Too much sugar turns off gene that controls the effects of sex steroids



Eating too much fructose and glucose can turn off the gene that regulates the levels of active testosterone and estrogen in the body, shows a new study in mice and human cell cultures that’s published this month in the Journal of Clinical Investigation. This discovery reinforces public health advice to eat complex carbohydrates and avoid sugar. Table sugar is made of glucose and fructose, while fructose is also commonly used in sweetened beverages, syrups, and low-fat food products. Estimates suggest North Americans consume 33 kg of refined sugar and an additional 20 kg of high fructose corn syrup per person per year.


Glucose and fructose are metabolized in the liver. When there’s too much sugar in the

diet, the liver converts it to lipid. Using a mouse model and human liver cell cultures, the

scientists discovered that the increased production of lipid shut down a gene called

SHBG (sex hormone binding globulin), reducing the amount of SHBG protein in the

blood. SHBG protein plays a key role in controlling the amount of testosterone and

estrogen that’s available throughout the body. If there’s less SHBG protein, then more

testosterone and estrogen will be released throughout the body, which is associated with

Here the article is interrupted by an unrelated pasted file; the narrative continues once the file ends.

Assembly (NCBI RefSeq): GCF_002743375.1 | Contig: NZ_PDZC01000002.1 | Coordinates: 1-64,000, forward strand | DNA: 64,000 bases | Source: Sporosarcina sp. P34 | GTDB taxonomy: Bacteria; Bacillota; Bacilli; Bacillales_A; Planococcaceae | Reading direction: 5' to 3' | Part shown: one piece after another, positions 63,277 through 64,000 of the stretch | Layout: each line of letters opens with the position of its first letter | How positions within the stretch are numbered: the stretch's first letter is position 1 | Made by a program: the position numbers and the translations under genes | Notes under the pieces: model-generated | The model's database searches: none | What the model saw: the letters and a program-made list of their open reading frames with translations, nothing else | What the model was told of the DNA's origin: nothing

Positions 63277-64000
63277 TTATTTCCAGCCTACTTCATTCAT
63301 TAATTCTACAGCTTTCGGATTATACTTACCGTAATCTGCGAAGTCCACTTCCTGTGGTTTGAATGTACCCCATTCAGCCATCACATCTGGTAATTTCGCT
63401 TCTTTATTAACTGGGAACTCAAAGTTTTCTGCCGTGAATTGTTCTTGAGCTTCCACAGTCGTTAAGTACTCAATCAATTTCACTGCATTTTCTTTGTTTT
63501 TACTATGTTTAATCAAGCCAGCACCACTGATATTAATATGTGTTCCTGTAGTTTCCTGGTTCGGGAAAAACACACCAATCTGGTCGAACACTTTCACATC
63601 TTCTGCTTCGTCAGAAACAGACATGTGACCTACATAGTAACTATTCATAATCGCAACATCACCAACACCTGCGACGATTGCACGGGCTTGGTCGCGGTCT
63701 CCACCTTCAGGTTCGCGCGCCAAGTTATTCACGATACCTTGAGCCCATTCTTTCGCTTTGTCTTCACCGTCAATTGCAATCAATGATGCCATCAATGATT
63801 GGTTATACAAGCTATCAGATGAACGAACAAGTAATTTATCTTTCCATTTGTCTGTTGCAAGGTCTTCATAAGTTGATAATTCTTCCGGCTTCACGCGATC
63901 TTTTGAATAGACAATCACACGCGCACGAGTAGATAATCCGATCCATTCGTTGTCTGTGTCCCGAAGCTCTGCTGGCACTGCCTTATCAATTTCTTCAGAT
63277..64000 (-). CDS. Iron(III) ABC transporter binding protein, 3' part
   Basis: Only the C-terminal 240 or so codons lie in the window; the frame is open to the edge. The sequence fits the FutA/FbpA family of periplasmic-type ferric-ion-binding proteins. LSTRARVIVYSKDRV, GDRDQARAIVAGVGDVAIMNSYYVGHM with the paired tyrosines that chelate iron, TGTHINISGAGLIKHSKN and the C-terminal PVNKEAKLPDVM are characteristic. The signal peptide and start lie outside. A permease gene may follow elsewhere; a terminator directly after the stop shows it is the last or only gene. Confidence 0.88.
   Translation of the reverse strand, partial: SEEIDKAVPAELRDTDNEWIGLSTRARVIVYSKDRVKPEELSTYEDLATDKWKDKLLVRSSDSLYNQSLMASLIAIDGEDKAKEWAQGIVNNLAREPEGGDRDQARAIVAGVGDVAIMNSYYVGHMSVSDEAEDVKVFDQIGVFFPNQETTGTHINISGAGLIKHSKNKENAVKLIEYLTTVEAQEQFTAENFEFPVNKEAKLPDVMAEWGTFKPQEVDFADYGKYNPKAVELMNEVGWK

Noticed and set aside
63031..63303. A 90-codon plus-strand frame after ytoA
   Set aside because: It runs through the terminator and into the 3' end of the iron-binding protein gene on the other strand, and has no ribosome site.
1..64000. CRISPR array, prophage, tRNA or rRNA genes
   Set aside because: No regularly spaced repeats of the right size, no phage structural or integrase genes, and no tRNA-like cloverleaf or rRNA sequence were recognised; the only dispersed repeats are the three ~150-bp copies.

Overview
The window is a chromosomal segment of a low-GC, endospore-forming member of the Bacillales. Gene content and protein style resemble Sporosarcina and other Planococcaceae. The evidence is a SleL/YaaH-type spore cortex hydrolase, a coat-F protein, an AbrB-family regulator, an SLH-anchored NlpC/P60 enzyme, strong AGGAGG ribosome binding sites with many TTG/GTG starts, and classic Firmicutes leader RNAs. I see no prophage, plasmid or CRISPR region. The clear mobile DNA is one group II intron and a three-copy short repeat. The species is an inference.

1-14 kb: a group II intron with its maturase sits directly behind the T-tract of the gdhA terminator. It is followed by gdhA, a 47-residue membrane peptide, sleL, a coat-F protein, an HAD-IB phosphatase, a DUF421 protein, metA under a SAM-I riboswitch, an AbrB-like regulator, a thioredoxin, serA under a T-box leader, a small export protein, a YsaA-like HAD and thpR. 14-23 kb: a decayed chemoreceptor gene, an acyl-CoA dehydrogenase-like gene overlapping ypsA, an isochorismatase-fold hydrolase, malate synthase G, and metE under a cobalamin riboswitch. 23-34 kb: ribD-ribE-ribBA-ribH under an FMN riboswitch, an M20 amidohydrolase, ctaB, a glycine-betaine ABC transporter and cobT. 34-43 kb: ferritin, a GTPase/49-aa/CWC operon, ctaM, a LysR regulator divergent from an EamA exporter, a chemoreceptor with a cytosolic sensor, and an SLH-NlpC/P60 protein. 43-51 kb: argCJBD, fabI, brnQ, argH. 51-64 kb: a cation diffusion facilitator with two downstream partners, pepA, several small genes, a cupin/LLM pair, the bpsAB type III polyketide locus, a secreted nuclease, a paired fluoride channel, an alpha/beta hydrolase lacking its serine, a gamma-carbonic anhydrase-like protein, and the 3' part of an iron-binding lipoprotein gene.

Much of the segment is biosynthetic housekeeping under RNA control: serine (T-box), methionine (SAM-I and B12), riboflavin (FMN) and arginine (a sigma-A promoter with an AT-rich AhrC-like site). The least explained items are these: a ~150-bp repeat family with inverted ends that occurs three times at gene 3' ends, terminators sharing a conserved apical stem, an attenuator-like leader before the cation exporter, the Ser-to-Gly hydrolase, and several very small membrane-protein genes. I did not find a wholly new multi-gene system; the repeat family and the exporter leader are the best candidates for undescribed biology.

an increased risk of acne, infertility, polycystic ovaries, and uterine cancer in overweight

women. Abnormal amounts of SHBG also disturb the delicate balance between estrogen

and testosterone, which is associated with the development of cardiovascular disease,

especially in women.


“We discovered that low levels of SHBG in a person’s blood means the liver’s metabolic

state is out of whack – because of inappropriate diet or something that’s inherently wrong

with the liver – long before there are any disease symptoms,” says Dr. Geoffrey

Hammond, the study’s principal investigator, scientific director of the Child & Family

Research Institute in Vancouver, Canada, and professor in the Department of Obstetrics

& Gynecology at the University of British Columbia.

* Requested Repost 2007


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